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Salmon sector leads the way in fight against deforestation

Deforestation in the Cerrado, a vast tropical savanna ecoregion of Brazil that is home to about 10,000 plant species, 10 endemic bird species and nearly 200 species of mammal.
Deforestation in the Cerrado, a vast tropical savanna ecoregion of Brazil that is home to about 10,000 plant species, 10 endemic bird species and nearly 200 species of mammal.

The European salmon sector has set a world-leading example by ensuring that all the Brazilian soy it uses in feed is grown on land that hasn’t been deforested for crops or cattle grazing.

Three Brazilian soy producers - Caramuru, Selecta and Imcopas – have met an industry deadline to ensure a complete deforestation-free and conversion-free supply chain before the end of 2020.

Conversion soy is the term used to describe soy grown on land that was deforested and then used for a number of years as pastureland before being sold to soy farmers. The industry sees this as ‘indirect’ deforestation.

Sustainable change

Feed producer BioMar, which collaborated with the three soy growers, said that while it has long ensured that soy from deforested areas has not entered its supply chain, the efforts of the Brazilian producers showed that through collaboration the aquaculture industry can lead sustainable change.

“We see this voluntary sector-wide commitment as a benchmark to inspire other global animal protein sectors, as well as other markets linked to the soy supply chain. We celebrate together this relevant private sector-led process for the protection of the unique Brazilian Cerrado,” said Maurício Voivodic, executive director WWF Brazil.

As a result of the commitment by salmon producers, most of the global farmed salmon industry, including the entire European salmon sector, will source soy from Brazilian suppliers whose soybean value chains are 100% deforestation and conversion free.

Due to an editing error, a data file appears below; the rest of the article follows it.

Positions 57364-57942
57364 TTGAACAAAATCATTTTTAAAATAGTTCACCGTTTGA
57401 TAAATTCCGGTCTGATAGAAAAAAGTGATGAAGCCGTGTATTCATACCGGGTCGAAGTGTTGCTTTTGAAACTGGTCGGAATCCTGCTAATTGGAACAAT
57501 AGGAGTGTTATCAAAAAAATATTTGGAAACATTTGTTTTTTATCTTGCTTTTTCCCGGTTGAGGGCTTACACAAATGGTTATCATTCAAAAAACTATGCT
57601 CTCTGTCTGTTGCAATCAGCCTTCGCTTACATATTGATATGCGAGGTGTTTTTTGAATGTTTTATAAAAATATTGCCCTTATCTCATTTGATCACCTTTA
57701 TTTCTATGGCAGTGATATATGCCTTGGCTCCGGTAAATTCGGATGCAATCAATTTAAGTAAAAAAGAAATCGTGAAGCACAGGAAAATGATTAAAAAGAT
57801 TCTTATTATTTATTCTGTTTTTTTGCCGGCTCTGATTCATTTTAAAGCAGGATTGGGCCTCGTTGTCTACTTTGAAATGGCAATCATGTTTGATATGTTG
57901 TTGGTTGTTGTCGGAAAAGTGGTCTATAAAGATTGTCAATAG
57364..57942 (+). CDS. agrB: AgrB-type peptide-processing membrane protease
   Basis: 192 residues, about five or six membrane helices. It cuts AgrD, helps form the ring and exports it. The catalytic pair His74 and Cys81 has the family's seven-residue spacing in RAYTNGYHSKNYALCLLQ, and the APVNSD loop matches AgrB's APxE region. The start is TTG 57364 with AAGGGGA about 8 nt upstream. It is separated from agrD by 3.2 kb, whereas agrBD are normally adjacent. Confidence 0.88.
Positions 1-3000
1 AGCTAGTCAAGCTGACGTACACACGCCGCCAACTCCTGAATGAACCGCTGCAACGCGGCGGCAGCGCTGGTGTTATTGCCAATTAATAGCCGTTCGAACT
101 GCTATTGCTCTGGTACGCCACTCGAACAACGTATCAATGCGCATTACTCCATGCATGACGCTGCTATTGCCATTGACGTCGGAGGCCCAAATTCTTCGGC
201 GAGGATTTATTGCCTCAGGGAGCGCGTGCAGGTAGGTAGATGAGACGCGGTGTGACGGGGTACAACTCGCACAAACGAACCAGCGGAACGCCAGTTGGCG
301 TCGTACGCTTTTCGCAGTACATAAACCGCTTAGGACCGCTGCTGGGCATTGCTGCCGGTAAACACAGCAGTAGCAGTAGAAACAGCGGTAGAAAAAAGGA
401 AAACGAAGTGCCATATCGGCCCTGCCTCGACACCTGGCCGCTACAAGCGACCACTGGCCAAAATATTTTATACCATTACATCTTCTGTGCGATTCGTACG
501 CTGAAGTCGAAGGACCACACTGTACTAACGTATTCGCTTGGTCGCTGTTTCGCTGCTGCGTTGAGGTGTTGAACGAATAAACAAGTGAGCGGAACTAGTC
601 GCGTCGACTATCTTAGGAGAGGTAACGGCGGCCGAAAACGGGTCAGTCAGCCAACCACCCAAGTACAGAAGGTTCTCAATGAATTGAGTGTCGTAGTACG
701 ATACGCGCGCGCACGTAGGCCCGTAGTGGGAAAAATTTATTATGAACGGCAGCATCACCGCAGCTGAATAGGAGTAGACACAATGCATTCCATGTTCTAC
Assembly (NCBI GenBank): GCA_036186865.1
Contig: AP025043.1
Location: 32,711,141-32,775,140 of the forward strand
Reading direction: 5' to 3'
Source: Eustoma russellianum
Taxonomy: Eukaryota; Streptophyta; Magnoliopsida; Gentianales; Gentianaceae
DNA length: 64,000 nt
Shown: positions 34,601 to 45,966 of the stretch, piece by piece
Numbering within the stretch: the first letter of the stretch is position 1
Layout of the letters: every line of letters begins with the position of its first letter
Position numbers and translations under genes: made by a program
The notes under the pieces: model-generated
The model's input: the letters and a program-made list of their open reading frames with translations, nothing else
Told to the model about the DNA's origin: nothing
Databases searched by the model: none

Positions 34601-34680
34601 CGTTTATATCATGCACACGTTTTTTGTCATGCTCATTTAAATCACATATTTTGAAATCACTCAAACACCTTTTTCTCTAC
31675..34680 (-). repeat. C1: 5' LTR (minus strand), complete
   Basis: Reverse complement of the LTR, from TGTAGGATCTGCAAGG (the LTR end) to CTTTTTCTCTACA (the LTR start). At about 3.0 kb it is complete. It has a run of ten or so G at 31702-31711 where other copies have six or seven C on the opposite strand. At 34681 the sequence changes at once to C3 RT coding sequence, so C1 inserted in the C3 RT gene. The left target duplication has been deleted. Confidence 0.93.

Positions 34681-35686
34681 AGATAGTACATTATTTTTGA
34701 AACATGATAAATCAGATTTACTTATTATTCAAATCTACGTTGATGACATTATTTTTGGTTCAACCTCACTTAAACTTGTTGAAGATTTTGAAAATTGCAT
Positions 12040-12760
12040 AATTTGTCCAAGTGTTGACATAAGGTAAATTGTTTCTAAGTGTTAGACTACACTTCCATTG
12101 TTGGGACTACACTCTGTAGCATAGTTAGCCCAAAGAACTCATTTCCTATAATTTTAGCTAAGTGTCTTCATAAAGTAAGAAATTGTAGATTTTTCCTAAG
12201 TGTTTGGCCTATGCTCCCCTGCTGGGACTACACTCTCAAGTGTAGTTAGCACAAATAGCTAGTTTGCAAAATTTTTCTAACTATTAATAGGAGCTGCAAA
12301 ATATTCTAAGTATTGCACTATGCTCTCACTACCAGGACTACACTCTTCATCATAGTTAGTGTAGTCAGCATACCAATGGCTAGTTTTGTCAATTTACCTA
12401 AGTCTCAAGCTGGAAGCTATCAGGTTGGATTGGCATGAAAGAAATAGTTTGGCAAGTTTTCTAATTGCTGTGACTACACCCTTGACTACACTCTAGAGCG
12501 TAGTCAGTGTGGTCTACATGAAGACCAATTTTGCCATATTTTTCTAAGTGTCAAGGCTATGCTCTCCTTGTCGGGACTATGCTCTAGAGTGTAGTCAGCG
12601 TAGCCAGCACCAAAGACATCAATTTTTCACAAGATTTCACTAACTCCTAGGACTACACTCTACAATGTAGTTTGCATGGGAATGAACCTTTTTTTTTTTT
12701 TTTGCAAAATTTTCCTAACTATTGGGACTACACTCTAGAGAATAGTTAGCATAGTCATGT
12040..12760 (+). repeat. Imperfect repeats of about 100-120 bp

A decade of collaboration

BioMar global sourcing director Morten Holdorff Møjbæk said the announcement of a deforestation-free supply chain was a testament to over a decade of collaboration and showed the result of establishing long-term commitments with Brazilian soy farmers.

“It also demonstrates the strength of the BioMar supplier approval program (SAAT) and how working together to find solutions can result in systemic change,” said the executive. “We hope all supply chains will be inspired to move in this direction of transparency to ensure an open and traceable aquaculture industry.”

Meat must follow

Ida Breckan Claudi, senior adviser for Rainforest Foundation Norway, said the global pork, poultry and beef industries were lagging behind the salmon sector by still allowing deforestation in their supply chains.

“To stop being complicit in deforestation, the meat industry must follow suit and require their suppliers to become fully deforestation-free,” said Claudi.

BioMar sustainability director Vidar Gundersen said soy used in aquaculture feeds represents less than 0.5% of the total soy production.

“We hope this will inspire change beyond aquaculture to soy sourced in other animal feeds and for human consumption,” he said.